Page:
When did the Kiwis start paying income tax

It is common knowledge that individuals in New Zealand pay tax on all the various types of income that they earn. Direct taxation is compulsory for all Kiwis who earn a salary, wages, commissions or any other form of income. We also know that the New Zealand law requires almost all individuals to pay income tax to the Inland Revenue Department, on behalf of the government. New Zealand income tax is a compulsory payment that can be made directly or indirectly.

Taxes have been levied by the state throughout history, and New Zealand is no exception to the rule. Have you ever wondered when the taxation system started and when the people of this country first started paying income tax? Let us take a walk down history and discover some interesting facets of New Zealand income tax.

How did tax originate in New Zealand? The word “Taxes” is derived from the barbarous Latin word Tallia, or Tallium, which meant a piece of wood, squared and cut into two parts, on each of which they used to mark what was due and owing between debtor and creditor. The New Zealand system owes its origin to the British income tax of the 1850s. Back then, the income tax rate in Britain was 5%, which was to be paid by citizens only if their income was more than £100. According to historians, income taxes were initially raised to pay for armies during times of war. When the wars were over, the people stopped paying income tax. The US Constitution mentions that the Federal Government cannot impose income tax, except during wartime. Although the 16th Amendment to the US Constitution provides for Congress to tax people subject to its jurisdiction, the Supreme Court has ruled that citizens of the individual states are not necessarily subject to Federal jurisdiction. In the United States, income tax did not exist until World War 2. Back in New Zealand, citizens were charged income tax for the first time only 107 years ago. Until then, the government relied on their own traditional rights to impose customs duties and tariffs to raise money.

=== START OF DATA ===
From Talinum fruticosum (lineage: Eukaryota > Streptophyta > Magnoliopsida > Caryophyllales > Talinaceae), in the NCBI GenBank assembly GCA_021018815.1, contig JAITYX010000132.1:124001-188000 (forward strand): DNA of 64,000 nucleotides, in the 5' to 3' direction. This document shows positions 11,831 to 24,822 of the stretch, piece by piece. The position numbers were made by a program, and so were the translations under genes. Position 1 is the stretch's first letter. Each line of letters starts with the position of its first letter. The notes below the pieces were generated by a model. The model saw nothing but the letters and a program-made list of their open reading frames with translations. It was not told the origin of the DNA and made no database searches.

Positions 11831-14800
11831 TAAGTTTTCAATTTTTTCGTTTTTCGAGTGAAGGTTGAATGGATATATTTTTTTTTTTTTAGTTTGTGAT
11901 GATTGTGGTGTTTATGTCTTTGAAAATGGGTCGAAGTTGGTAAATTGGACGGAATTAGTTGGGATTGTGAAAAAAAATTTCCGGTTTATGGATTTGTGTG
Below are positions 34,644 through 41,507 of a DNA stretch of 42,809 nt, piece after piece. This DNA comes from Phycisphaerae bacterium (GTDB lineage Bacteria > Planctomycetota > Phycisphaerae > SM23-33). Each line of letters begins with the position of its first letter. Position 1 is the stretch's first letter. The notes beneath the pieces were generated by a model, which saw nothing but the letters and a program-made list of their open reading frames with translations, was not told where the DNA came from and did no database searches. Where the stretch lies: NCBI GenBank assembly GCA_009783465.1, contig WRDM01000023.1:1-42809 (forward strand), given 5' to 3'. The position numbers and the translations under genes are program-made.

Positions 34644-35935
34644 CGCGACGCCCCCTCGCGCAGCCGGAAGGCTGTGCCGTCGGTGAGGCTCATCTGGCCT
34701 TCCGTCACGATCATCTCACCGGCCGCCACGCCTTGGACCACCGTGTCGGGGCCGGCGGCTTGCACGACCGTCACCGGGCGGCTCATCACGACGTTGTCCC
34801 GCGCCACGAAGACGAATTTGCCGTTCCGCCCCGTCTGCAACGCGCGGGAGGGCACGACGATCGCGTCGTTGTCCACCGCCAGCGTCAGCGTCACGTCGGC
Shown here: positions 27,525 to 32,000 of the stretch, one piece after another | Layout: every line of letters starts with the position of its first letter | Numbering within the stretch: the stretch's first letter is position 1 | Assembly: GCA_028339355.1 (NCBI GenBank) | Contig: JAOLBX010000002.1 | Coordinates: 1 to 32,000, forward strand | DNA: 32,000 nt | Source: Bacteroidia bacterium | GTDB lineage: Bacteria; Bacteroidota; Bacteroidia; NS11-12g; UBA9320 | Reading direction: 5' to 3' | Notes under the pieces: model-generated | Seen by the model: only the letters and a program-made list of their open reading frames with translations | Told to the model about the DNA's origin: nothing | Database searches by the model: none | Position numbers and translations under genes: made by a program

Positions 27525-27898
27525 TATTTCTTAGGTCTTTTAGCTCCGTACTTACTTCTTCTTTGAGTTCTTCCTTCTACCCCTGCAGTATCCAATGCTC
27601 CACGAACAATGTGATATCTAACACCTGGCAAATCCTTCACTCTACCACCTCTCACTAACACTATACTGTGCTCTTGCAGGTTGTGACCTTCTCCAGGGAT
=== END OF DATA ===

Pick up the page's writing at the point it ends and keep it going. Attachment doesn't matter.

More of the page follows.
It is said that the Statute of Tallage passed into law by King Edward 1 in the year 1297 has been instrumental in sealing the constitutional legality of income tax. Although some portions of the 1297 Act were repealed in 1986 by the Labour Government, some crucial elements of the old law still hold significance. To conclude, the Statute may sufficiently prove that income tax laws have only existed for the past 100 years in New Zealand.


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